"With the heightened focus on digitalisation, we took the chance to push the bar; rather than just seeing whether people can submit forms digitally, we worked to see how we could make all our correspondences be defaulted to digital instead of sending out letters," he says.


Exploring new ways to engage members


In recent years, the Board has also ramped up efforts to engage its members and help them make the most of their CPF savings, using new digital content formats and popular social media platforms.


To create higher quality videos and digital assets in a more agile manner, Ms Diviya Dharshini was called to head the newly-formed Digital Content Production team in 2019.


“We recognised the greater reach we could achieve with well-designed and well-timed content using the right medium,” says Ms Diviya, who joined the Board’s Media and Publicity Department eight years ago, and is currently Deputy Director (Service Excellence Management).


One memorable project for her was the video featuring CPF Volunteers, which was one of the first in-house videos produced by the young team.


“The video was for the launch of the Community Paying it Forward movement in 2021, where we gathered Singaporeans from all walks of life to pay it forward by encouraging people around them to make the best use of their CPF savings,” she says.


“There were only three of us in the team then, and we handled everything from pre-production, including conducting pre-interviews with the volunteers, planning the shoot, doing the actual shoot, multi-tasking as interviewer and art director, to post-production and editing,” adds Ms Diviya.


The team ultimately came up with two versions of the video. One was in English and the other featured various vernacular languages so that a wider pool of audience could relate to it.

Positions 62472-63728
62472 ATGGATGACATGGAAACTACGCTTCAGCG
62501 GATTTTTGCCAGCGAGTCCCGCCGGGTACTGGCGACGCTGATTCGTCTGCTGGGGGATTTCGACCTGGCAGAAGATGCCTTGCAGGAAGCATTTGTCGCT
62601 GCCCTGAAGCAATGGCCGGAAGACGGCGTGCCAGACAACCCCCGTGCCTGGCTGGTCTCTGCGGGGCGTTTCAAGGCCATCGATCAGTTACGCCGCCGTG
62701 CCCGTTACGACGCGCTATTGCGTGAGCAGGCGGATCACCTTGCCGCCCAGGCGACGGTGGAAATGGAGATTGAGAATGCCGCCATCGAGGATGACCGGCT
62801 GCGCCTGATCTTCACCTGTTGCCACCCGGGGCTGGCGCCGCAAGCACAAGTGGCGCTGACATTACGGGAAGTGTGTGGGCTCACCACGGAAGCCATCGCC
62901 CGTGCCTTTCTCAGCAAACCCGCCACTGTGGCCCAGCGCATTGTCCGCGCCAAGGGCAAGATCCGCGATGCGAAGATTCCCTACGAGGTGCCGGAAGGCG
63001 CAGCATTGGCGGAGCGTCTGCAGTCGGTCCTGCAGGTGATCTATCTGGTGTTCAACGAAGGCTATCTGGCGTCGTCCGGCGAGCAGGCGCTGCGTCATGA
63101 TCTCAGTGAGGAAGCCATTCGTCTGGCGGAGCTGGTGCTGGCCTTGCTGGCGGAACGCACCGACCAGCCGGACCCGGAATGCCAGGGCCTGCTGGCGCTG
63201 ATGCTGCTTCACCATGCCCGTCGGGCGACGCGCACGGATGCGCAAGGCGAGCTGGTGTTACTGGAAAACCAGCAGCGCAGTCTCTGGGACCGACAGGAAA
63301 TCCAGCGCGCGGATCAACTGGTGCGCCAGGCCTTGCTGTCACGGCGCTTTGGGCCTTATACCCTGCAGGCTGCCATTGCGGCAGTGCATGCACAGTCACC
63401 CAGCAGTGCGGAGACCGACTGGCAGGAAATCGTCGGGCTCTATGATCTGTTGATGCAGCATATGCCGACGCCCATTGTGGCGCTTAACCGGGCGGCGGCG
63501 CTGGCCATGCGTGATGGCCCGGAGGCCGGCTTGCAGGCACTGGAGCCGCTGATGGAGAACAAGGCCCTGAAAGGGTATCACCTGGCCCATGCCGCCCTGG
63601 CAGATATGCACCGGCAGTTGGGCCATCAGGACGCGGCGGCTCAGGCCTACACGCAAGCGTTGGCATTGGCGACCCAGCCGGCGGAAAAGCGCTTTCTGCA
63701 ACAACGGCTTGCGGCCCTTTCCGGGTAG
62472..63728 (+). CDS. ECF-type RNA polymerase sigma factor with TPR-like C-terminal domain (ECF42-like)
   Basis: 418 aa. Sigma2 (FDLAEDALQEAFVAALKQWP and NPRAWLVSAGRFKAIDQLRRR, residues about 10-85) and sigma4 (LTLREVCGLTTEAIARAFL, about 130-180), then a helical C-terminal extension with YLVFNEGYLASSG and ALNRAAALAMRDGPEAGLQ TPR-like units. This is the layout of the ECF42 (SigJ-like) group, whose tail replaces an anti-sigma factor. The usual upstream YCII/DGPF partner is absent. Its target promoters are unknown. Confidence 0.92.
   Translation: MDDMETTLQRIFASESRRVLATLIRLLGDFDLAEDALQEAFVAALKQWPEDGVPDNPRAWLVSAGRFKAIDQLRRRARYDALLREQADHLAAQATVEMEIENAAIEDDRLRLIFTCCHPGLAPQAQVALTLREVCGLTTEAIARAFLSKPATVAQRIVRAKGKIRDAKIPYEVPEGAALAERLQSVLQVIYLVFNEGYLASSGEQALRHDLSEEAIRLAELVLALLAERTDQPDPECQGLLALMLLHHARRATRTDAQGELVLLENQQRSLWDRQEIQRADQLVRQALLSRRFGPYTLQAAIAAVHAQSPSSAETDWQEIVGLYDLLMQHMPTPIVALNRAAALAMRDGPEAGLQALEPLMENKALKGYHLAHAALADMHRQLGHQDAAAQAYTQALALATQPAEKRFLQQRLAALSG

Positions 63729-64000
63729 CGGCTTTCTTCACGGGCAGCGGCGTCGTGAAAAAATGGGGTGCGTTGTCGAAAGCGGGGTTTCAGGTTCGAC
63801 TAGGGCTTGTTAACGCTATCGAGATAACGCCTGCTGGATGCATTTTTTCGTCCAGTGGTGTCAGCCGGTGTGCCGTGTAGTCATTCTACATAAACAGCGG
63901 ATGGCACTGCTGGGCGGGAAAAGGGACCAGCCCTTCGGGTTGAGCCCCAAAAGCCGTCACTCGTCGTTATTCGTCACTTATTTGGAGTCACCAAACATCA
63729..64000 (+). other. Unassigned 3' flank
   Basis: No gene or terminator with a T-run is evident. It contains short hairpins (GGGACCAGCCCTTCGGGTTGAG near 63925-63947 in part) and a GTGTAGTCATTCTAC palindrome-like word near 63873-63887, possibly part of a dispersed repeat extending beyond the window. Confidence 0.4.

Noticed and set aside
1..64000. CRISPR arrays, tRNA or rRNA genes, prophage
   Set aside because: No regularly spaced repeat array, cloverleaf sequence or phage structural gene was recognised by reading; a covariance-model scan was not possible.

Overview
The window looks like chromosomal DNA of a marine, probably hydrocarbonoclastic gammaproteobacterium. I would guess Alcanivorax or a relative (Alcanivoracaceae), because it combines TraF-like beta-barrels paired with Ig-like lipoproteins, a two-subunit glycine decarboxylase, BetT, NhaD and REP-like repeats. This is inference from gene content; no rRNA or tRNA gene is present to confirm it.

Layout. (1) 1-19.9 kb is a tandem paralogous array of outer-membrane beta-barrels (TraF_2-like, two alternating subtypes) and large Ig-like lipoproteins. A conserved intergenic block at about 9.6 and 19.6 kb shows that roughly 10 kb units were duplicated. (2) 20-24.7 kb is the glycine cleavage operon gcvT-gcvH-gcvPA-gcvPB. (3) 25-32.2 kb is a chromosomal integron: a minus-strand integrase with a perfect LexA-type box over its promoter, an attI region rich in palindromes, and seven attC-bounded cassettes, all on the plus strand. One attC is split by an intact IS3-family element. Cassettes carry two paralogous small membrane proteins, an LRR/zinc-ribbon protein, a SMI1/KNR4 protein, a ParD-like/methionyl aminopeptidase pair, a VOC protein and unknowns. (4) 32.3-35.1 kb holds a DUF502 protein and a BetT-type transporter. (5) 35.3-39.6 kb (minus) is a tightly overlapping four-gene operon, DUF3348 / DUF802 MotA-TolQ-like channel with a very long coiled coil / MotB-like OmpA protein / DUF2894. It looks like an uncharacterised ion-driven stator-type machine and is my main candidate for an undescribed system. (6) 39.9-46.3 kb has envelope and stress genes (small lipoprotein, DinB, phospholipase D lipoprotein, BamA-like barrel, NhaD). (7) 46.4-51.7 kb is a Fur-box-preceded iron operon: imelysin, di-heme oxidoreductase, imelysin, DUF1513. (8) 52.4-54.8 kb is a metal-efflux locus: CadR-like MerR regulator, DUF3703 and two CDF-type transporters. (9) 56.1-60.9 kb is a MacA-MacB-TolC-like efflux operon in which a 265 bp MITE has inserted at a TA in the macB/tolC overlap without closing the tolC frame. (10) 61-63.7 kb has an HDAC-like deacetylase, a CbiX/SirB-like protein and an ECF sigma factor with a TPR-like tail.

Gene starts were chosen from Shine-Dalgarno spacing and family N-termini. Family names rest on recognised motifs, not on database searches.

“The videos were well-received and the success gave us the confidence to pursue larger-scale productions and expand the team,” she says.


As the work environment is "collegial" and "nurturing", she has never felt apprehensive experimenting and taking on new projects.


At the Board, new joiners and long-serving employees attest to a supportive culture where they are encouraged to take on new roles to expand their skill sets.


"We encourage employees to work with their supervisors to achieve their goals, or simply to find their own equilibrium – regardless of the role they play within the Board," says Ms Caroline Loh, Director (Human Resources) at the Board.


"We respect that everyone has his or her own unique set of aspirations, values and personal circumstances, some of which evolve with time," she adds.

Public service with heart and purpose


Ms Loh says the organisation conducts regular salary benchmarking exercises to ensure its employees are paid fairly and competitively, in line with the market.


But competitive pay packages are not all that keep employees like Ms Chang at the Board. She was deeply appreciative of the empathy and flexibility shown by the Board which granted her a two-year no-pay-leave arrangement when she moved to Thailand as a trailing spouse. She returned in 2016, thankful that the Board had kept her name on the payroll during her absence.


"The first two or three months back was a little bit hard. But I received support from my bosses and other fellow working moms within the Board," she says.


More importantly, like Mr Teo, Ms Chang and Ms Diviya, employees at public service agencies are driven by a shared mission to serve – the Board’s raison d'être since its founding in 1955.


"I'm in a very privileged position and in a position of high trust," says Mr Teo, referring to his part in safeguarding the members' CPF funds for retirement, healthcare and housing.


Ms Diviya sums it up succinctly: "The one thing I would say I'm very proud of is that the work I do helps people. I don't think I could ask for more from my job."

Article was first published on on 28/6/2022